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  • More than half of the technology devices in use in organizations today are considered old and obsolete—a situation that has worsened significantly over the past five years, according to research from Dimension Data. The resulting "Network Barometer Report 2015" reveals that hardware failure—not surprisingly—is also on the rise. (What is surprising is that incidents attributed to human error are actually declining.) Throughout the seven-year history of the report, the average tolerance level among organizations for obsolete devices remained at about 10 percent. Once the level reached 11 percent or higher, leadership would start to refresh the devices. Apparently, that is no longer the case. "The conventional assumption was that an overall technology refresh was imminent," said Andre van Schalkwyk, consulting practice manager for Dimension Data's Networking Business Unit. "But our data shows that organizations are refreshing mostly obsolete devices and are clearly willing to sweat their aging devices for longer than expected." The report also includes insights about device troubleshooting and repair, security and IPv6 support, among other topics. The 2015 research was compiled from technology data gathered from more 350 technology life cycle management assessments, covering 70,000 discovered technology devices in 28 countries.

  • Innovations in technology that make autonomous cars possible also deliver advances in driving safety and comfort features that we can take advantage of today.

  • When it comes to Windows 10, anticipation abounds: Microsoft reports that this version of its operating system will directly align with today's cloud- and mobile-driven world. Plus, it will be Internet of things (IoT) friendly, while accommodating both large and small devices. That said, it may take some time before Windows 10 dominates the enterprise, as a considerable majority of IT professionals report that their company will wait at least six months before deploying this OS, according to a recent survey from Adaptiva. Barriers include app compatibility and time investment, time constraints and the need to retrain staff, findings reveal. When they're ready to make the transition, many organizations will depend primarily on tools such as System Center Configuration Manager and the Microsoft Deployment Toolkit (MDT) to do so, rather than using third-party systems management software, according to the survey. Until they make the switch, the companies will stick with systems such as Windows 7 and Windows 8. (Very few still run Windows XP, for which extended support ended in April.) More than 185 IT professionals and managers took part in the research, which was conducted at Microsoft Ignite 2015.

  • We need more people who are blazing a path to innovation and progress—and fewer who are serving up gadgets and gizmos that wind up in closets and landfills.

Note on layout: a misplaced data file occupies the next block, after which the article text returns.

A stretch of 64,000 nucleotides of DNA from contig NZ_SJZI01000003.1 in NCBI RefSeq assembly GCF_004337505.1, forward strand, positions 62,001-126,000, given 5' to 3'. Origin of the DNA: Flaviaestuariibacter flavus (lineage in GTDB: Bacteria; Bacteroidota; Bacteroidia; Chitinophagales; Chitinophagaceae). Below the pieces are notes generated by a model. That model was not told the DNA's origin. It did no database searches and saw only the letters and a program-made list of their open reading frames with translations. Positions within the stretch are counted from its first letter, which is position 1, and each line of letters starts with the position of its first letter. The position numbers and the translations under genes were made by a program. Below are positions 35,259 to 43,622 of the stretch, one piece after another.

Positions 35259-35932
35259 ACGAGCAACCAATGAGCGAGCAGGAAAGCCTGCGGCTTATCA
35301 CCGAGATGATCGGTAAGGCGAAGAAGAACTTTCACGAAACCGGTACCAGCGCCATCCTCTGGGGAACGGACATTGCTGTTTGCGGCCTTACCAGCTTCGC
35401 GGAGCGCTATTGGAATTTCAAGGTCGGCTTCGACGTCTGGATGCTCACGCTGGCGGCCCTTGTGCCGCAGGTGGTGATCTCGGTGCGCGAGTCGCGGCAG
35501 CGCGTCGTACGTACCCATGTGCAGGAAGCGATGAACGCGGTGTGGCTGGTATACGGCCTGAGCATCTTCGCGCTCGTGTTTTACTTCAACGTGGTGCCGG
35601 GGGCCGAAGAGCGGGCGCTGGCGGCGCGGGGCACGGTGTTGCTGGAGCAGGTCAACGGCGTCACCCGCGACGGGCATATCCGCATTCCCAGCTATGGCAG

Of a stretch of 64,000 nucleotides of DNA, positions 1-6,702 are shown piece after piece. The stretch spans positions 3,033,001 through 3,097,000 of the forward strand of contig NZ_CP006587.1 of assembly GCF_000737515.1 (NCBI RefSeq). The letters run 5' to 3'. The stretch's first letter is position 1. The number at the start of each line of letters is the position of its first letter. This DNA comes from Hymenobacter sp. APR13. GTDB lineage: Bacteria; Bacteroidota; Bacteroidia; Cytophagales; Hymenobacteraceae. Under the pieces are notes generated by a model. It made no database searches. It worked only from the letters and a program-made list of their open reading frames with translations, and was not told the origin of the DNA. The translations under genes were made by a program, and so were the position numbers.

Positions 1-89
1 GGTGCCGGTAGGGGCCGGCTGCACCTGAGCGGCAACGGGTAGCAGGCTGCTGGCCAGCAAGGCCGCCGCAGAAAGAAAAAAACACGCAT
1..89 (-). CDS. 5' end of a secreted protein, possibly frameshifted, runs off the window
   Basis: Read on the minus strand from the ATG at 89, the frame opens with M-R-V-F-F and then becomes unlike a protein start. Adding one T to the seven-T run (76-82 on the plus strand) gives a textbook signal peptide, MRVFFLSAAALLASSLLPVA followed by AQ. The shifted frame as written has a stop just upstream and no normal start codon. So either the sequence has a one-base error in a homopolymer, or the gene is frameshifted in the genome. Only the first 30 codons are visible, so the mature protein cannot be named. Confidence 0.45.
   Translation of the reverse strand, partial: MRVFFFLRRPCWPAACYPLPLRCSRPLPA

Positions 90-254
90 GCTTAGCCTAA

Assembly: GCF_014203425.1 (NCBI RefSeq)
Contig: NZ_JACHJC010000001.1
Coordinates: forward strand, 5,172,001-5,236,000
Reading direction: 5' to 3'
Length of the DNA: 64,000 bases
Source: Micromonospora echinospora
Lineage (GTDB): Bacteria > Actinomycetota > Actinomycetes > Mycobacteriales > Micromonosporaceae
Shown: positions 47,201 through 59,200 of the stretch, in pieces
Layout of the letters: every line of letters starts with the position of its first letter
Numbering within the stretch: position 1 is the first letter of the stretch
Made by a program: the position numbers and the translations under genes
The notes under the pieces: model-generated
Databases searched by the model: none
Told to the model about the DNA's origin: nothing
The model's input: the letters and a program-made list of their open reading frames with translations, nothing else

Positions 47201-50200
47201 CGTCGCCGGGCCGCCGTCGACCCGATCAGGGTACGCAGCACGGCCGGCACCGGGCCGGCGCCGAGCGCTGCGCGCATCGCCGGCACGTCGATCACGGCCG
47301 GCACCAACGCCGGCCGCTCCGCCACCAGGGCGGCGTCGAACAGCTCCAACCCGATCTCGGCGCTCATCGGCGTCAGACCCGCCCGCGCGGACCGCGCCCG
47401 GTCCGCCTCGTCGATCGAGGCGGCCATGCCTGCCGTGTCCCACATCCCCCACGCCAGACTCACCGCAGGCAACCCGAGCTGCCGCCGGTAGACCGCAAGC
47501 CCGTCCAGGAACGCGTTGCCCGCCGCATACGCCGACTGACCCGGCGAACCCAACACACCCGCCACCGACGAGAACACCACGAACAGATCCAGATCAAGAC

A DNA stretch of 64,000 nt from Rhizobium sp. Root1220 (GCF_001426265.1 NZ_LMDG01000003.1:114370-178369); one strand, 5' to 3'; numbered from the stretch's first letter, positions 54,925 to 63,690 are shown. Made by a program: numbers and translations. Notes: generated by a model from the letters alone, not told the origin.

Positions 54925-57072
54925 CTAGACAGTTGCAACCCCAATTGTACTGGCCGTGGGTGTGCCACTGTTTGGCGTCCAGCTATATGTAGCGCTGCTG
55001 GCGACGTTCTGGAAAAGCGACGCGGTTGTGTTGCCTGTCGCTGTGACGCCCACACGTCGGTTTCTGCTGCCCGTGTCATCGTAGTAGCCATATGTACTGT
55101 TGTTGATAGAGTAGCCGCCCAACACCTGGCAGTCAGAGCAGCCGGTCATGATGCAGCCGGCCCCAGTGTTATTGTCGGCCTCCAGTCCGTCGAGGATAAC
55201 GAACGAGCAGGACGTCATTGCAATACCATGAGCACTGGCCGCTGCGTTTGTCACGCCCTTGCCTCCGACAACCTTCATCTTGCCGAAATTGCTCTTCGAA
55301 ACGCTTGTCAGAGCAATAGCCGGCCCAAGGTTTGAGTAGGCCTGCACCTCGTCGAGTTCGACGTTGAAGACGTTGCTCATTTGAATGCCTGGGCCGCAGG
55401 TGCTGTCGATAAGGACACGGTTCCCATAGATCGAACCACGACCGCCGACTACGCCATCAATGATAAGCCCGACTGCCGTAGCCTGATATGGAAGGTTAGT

• The popular toy manufacturer deployed an automated solution integrated with its CRM system to boost its marketing capabilities and build a better sales model.

  • The use of texting as a go-to business communications tool continues to grow, according to a recent survey from RingCentral. The majority of business professionals surveyed said they send at least 20 texts a day, and a notable share send 60 or more. Many employees can't stand to let an unanswered text linger for longer than 10 minutes, and most depend on multiple messaging apps to do their job, findings show. There are, of course, consequences as a result of this activity: Workers are feeling communications overload on at least an occasional basis—if not all the time. Meanwhile, a great many of the respondents admitted to texting while driving—a deadly practice to be avoided, as any highway safety expert will tell you. (If you need convincing, consider these stats: Texting increases the likelihood of a crash by 23 times, as drivers are distracted from looking at the road for at least five seconds per text. If traveling at 55 miles per hour, that's enough time to drive across the length of a football field.) Approximately 250 business professionals took part in the research.

  • Silicon Valley has realized that nothing beats the human touch. The industry is tired of waiting—or can't afford to wait—for algorithms to exceed human curation.

  • More than two out of five organizations plan to add new information security positions this year, according to industry research. Meanwhile, 28 percent of IT and information security employees think their companies have a "problematic" shortage of information security skills. The continuing demand is driving up salaries for cyber-security employees and managers, as the following list of top-paying IT security jobs from Dice demonstrates. With the latest "Verizon Data Breach Investigations Report" revealing that global organizations lost $400 million last year due to the compromise of 700 million records, companies are willing to pay well over six figures for staffers and managers who can protect their networks and data. Given that the cloud and mobility/bring-your-own-device (BYOD) practices further complicate the security environment, a wide range of well-paid engineers, officers and directors are needed to assemble an effective cyber-security team. "Both companies and professionals recognize that security plays a key role in a company's success, which is why we're seeing more demand for professionals with security skills," says Shravan Goli, president of Dice. "With that in mind, if companies and recruiters want to lure top security talent, they need to offer generous compensation packages and benefits." The list was based on research of more than 1,140 Dice job postings.